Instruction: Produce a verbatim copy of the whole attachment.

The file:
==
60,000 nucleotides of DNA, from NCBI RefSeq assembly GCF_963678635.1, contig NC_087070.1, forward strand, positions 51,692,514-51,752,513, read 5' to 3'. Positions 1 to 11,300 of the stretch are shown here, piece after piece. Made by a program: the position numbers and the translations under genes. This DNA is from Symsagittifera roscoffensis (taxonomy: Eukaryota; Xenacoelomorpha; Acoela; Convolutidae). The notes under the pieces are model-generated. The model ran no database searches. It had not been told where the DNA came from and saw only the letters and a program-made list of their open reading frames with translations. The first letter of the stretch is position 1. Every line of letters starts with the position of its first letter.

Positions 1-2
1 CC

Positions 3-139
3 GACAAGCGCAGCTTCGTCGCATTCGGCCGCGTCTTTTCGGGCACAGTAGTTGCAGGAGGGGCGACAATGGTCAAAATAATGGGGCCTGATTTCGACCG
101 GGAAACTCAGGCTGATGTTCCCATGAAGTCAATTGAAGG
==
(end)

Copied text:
60,000 nucleotides of DNA, from NCBI RefSeq assembly GCF_963678635.1, contig NC_087070.1, forward strand, positions 51,692,514-51,752,513, read 5' to 3'. Positions 1 to 11,300 of the stretch are shown here, piece after piece. Made by a program: the position numbers and the translations under genes. This DNA is from Symsagittifera roscoffensis (taxonomy: Eukaryota; Xenacoelomorpha; Acoela; Convolutidae). The notes under the pieces are model-generated. The model ran no database searches. It had not been told where the DNA came from and saw only the letters and a program-made list of their open reading frames with translations. The first letter of the stretch is position 1. Every line of letters starts with the position of its first letter.

Positions 1-2
1 CC

Positions 3-139
3 GACAAGCGCAGCTTCGTCGCATTCGGCCGCGTCTTTTCGGGCACAGTAGTTGCAGGAGGGGCGACAATGGTCAAAATAATGGGGCCTGATTTCGACCG
101 GGAAACTCAGGCTGATGTTCCCATGAAGTCAATTGAAGG